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Dredging Up Urban History

The canals of Amsterdam have been winding their way through the city for 800 years. Construction of a new metro line made it necessary to clean them out, and an amazing variety of items have been dredged up from the bottom. Those items have been collected, analyzed, sorted, and put on display in a digital archaeological database.   

The associated website, book and documentary set titled Below the Surface has been years in the making. This project catalogues everything from bits of ceramic, metal and glass to fully intact artifacts. Some finds predate the city’s founding — there are medieval coins and even pieces of sharpened stone from as far back as 4,300 BCE.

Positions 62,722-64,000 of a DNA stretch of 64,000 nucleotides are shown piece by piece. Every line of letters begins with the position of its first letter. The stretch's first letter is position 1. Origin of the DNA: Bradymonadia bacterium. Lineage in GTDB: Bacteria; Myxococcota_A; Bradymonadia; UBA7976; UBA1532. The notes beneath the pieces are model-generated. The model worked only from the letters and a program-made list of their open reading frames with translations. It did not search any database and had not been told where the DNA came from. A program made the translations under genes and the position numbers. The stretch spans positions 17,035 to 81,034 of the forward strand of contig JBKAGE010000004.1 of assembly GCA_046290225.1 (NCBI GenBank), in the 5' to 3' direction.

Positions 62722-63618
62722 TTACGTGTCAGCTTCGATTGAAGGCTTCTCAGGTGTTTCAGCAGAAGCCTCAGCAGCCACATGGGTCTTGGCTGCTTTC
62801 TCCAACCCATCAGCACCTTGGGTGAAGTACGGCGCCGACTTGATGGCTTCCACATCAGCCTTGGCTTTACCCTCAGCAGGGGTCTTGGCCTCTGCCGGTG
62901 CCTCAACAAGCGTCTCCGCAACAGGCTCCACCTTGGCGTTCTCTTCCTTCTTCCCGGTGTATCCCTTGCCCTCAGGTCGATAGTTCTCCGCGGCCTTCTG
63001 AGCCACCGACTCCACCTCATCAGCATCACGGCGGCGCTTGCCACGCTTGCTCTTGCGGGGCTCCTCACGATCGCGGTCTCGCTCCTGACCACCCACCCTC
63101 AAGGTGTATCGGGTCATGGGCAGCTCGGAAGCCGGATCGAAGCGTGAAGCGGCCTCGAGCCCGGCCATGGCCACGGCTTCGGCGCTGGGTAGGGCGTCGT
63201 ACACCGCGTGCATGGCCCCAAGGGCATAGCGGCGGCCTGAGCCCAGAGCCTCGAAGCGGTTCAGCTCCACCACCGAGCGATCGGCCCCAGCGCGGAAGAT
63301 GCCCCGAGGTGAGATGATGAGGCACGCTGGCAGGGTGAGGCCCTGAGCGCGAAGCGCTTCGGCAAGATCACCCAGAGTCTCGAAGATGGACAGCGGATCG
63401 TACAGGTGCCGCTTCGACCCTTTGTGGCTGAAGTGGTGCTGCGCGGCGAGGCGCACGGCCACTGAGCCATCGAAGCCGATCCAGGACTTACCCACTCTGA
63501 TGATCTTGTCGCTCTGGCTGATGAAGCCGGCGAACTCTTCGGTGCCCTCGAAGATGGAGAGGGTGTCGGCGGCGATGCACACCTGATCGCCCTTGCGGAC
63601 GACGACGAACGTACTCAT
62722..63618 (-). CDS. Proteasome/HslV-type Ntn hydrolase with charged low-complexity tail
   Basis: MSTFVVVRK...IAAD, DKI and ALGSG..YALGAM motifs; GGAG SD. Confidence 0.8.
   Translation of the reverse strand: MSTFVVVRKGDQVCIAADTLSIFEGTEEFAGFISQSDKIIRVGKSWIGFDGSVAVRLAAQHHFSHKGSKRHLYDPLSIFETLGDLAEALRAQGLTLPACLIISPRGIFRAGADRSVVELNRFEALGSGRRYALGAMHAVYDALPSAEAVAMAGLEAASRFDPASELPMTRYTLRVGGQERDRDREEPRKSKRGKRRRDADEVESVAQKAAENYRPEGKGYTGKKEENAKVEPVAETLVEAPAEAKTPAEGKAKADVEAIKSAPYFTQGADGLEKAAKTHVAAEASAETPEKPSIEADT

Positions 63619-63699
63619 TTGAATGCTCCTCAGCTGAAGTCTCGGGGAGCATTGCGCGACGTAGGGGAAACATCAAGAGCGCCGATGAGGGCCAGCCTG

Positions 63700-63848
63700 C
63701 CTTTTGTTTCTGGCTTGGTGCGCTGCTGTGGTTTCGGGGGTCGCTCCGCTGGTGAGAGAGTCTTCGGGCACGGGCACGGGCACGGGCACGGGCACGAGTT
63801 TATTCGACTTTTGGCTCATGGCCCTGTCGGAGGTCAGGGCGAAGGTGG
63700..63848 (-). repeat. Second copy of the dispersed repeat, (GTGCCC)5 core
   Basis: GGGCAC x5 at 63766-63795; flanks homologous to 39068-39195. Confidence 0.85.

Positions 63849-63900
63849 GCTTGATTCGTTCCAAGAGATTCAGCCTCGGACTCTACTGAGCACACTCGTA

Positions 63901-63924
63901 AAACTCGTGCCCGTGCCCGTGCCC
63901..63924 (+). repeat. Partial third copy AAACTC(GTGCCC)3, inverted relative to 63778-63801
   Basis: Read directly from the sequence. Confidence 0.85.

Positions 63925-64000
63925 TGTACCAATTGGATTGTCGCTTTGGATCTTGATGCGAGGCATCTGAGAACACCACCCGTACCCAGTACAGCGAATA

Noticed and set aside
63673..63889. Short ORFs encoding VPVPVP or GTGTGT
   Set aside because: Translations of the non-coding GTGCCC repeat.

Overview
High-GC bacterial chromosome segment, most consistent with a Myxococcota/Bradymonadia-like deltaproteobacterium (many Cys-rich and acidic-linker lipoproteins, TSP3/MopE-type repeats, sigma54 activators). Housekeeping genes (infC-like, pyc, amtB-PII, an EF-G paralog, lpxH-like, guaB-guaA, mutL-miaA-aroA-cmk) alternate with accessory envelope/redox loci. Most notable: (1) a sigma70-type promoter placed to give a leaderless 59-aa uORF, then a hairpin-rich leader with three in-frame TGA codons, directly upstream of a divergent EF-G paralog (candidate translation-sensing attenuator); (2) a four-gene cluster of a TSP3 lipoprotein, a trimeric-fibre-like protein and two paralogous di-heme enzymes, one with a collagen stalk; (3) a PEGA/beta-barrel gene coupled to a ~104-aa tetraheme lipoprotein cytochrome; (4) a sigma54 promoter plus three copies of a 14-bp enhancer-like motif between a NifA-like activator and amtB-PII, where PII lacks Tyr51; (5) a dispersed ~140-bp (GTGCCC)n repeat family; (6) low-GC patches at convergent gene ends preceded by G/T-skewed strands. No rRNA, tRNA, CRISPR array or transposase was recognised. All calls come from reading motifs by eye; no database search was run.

“Rivers in cities are unlikely archaeological sites,” explain the organizers and curators of the project. “It is not often that a riverbed, let alone one in the middle of a city, is pumped dry and can be systematically examined. The excavations in the Amstel yielded a deluge of finds.” The resulting website is an amazing interactive museum, allowing visitors to dynamically connect various artifacts by type, material and time period.

Read about the project at 99% Invisible, and take a look through the database here. You can even use the artifact images to make your own display! -via Digg

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